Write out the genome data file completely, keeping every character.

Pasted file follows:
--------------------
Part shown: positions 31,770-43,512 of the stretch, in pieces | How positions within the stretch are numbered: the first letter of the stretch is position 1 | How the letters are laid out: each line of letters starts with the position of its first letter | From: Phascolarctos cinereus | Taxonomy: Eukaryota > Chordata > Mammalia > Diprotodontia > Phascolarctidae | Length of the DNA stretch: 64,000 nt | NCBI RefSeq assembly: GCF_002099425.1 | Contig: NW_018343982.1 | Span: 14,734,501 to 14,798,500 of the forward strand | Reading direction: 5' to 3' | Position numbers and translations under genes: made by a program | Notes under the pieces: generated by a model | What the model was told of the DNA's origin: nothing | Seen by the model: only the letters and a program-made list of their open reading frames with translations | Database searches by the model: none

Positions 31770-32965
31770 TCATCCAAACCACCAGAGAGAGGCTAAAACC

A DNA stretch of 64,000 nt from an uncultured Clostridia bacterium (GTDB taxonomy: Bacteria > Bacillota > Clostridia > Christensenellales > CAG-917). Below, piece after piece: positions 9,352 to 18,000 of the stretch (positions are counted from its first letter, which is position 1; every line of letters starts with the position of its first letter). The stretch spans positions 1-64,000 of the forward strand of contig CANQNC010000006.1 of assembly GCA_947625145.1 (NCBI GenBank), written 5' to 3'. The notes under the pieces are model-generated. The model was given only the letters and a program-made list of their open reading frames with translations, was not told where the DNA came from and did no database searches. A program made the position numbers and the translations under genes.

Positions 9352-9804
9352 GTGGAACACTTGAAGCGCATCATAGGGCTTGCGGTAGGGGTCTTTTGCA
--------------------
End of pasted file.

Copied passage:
Part shown: positions 31,770-43,512 of the stretch, in pieces | How positions within the stretch are numbered: the first letter of the stretch is position 1 | How the letters are laid out: each line of letters starts with the position of its first letter | From: Phascolarctos cinereus | Taxonomy: Eukaryota > Chordata > Mammalia > Diprotodontia > Phascolarctidae | Length of the DNA stretch: 64,000 nt | NCBI RefSeq assembly: GCF_002099425.1 | Contig: NW_018343982.1 | Span: 14,734,501 to 14,798,500 of the forward strand | Reading direction: 5' to 3' | Position numbers and translations under genes: made by a program | Notes under the pieces: generated by a model | What the model was told of the DNA's origin: nothing | Seen by the model: only the letters and a program-made list of their open reading frames with translations | Database searches by the model: none

Positions 31770-32965
31770 TCATCCAAACCACCAGAGAGAGGCTAAAACC

A DNA stretch of 64,000 nt from an uncultured Clostridia bacterium (GTDB taxonomy: Bacteria > Bacillota > Clostridia > Christensenellales > CAG-917). Below, piece after piece: positions 9,352 to 18,000 of the stretch (positions are counted from its first letter, which is position 1; every line of letters starts with the position of its first letter). The stretch spans positions 1-64,000 of the forward strand of contig CANQNC010000006.1 of assembly GCA_947625145.1 (NCBI GenBank), written 5' to 3'. The notes under the pieces are model-generated. The model was given only the letters and a program-made list of their open reading frames with translations, was not told where the DNA came from and did no database searches. A program made the position numbers and the translations under genes.

Positions 9352-9804
9352 GTGGAACACTTGAAGCGCATCATAGGGCTTGCGGTAGGGGTCTTTTGCA